AO2 evaluation of serotonin as a cause of aggression Brown et al found that the cerebrospinal fluid of people showing high levels of aggressive behaviour tends to have low levels of a waste product of serotonin, indicating they may have low levels of serotonin in the brain.
Testosterone is a male hormone that is often considered and important factor of aggressive behaviour. Testosterone has been associated with aggressive behaviour, although most studies have been corelational only. Correlations do not show causal links, and therefore another factor may mediate both the level of hormone or neurotransmitter and observed aggression, for example alcohol can influence both serotonin levels and aggression.
Testosterone also influences the levels of other hormones which are thought to be involved in aggression, such as vasopressin. An alternative to low levels of serotonin as a cause of aggression is low serotonin metabolism the ability to recycle serotonin at the synaptic cleftwhich in turn leads to developing a greater number if serotonin receptors.
All of which have been performed on animals due to methodological and ethical issues with testing on humans. Individuals act aggressively when their intent is to inflict injury, whereas they act dominantly if their wish is to achieve.
Likewise social psychological theories of aggression, e. Another hypothesis is that cortisol, and therefore feelings of stress, mediate the acts that people carry out, but that some people produce less cortisol and therefore feel less stressed when committing acts of violence against others.
The complexity of human behaviour means that biological explanations are insufficient on their own to explain the many different aspects of human aggression.
Discuss neural and hormonal mechanisms in aggression. They found that people with low levels and who experienced maltreatment as a child were highly likely to become aggressive later.
For example, cingulated gyrus is linked to fear-induced aggression in monkeys, but to irritability in cats and dogs, creating problems in trying to generalise in humans and to identify aggression. Observational studies of children have shown that they tend to become more aggressive once they enter puberty and their testosterone levels rise.
From the male responses negative mate retention techniques were positively correlated with violence scores. It is thought that testosterone may influence areas of the brain that control behavioural reactions, such as the amygdala and the hypothalamus.
When serotonin levels are low, this inhibitory effect is removed and people are less able to control their aggressive behaviour. SSRIs also tend to reduce irritability and impulsive aggression.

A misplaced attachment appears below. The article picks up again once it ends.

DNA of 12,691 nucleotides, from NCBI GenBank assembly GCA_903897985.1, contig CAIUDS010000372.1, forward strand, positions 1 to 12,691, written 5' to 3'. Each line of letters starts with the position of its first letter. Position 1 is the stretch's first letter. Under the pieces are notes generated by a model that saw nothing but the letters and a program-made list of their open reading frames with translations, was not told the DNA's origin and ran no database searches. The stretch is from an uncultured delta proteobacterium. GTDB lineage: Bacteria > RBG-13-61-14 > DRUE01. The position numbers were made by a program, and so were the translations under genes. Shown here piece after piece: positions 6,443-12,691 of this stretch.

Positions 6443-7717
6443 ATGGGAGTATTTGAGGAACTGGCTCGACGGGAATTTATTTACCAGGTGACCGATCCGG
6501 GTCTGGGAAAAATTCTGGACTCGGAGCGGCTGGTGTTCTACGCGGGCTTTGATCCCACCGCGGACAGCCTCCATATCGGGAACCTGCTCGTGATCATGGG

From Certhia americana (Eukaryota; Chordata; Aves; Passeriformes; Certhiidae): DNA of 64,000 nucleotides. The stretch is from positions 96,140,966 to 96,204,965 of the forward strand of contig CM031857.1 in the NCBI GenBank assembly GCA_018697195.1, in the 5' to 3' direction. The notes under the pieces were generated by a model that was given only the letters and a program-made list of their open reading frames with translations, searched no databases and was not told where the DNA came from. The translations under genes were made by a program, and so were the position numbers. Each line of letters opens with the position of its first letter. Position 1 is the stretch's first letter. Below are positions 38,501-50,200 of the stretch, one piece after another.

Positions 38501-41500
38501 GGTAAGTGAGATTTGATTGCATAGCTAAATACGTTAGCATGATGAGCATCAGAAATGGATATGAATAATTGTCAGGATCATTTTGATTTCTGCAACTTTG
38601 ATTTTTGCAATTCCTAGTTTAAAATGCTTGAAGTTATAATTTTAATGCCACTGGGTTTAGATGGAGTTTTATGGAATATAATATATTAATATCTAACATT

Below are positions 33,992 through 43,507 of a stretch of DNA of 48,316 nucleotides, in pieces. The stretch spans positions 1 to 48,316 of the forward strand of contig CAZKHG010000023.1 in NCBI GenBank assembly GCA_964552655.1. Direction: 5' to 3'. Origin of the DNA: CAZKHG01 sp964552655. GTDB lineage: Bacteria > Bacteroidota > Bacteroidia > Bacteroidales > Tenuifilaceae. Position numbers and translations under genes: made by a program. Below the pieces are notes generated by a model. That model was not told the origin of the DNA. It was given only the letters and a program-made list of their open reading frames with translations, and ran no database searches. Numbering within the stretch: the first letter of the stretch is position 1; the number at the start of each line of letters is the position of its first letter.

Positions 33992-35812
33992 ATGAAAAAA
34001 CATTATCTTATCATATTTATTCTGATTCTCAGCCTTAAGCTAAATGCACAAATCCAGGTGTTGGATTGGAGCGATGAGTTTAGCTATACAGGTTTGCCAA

An issue with much of the research done on hormonal reasons for aggression were samples from prisons, so are not representative of the population. Low levels of the neurotransmitter serotonin have been associated with an increased susceptibility to impulsive and aggressive behaviour.
Discuss the Role of Neural and Hormonal Mechanisms in Aggression Discuss the Role of Neural and Hormonal Mechanisms in Aggression 9 September Psychology Support that serotonin leads to aggressive behaviour has been found, as human and animal research suggest that serotonin levels influence aggression and violent behaviour.
A disadvantage of the theory of hormonal mechanisms as an explanation of aggression is that as all the research is Correlational, we cannot prove causality. Aggression refers to the intent to inflict injury, while dominance is the desire to achieve or maintain status over another.
The moderating effect of cortisol on aggressive behaviour is supported by a four-year study of boys with behavioural problem. They were told that, by pressing a button they could reduce the amount of cash that another participant was receiving.
The results also cannot be repeated and so are not entirely reliable. They found that people with low levels and who experienced maltreatment as a child were highly likely to become aggressive later. This hormone is found in both men and women, but in larger quantities in men.
Discuss neural and hormonal mechanisms in aggression. (8 marks + 16 marks) You should outline and evaluate the link between aggression and neurotransmitters such as serotonin and dopamine, and hormones such as testosterone and cortisol.
Neural and Hormonal Mechanisms in Aggression Aggression in humans has been associated with low levels of serotonin and high levels of dopamine. Usually, serotonin has a calming effect, which inhibits aggression. When serotonin levels are low, this inhibitory effect is removed and people are less able to control their aggressive behaviour.
Neural and Hormonal Mechanisms in Aggression Essay Neural and Hormonal Mechanisms in Aggression Aggression in humans has been associated with low levels of serotonin and high levels of dopamine. Usually, serotonin has a calming effect, which inhibits aggression.
Ghrelin is a hormone which is released when the stomach is empty so it triggers eating. The second most important hormone is leptin and this is released from adipocytes, and the more fat a person has the more leptin is released and it acts as a satiety signal so stops food intake.
It ignores other factors such as culture which has shown to cause aggression as a result of socialisation e.g. the Simba tribal people. Discuss the role of neural and hormonal mechanisms in aggression. Discuss the neural and/or hormonal mechanisms in aggression (8 marks + 16 marks) Aggression is a behavior directed towards another intended to harm or injure.
Neurotransmitters are chemicals that enable impulses in the brain to be transmitted from one area of the brain to another.Neural and hormonal factors in agression essay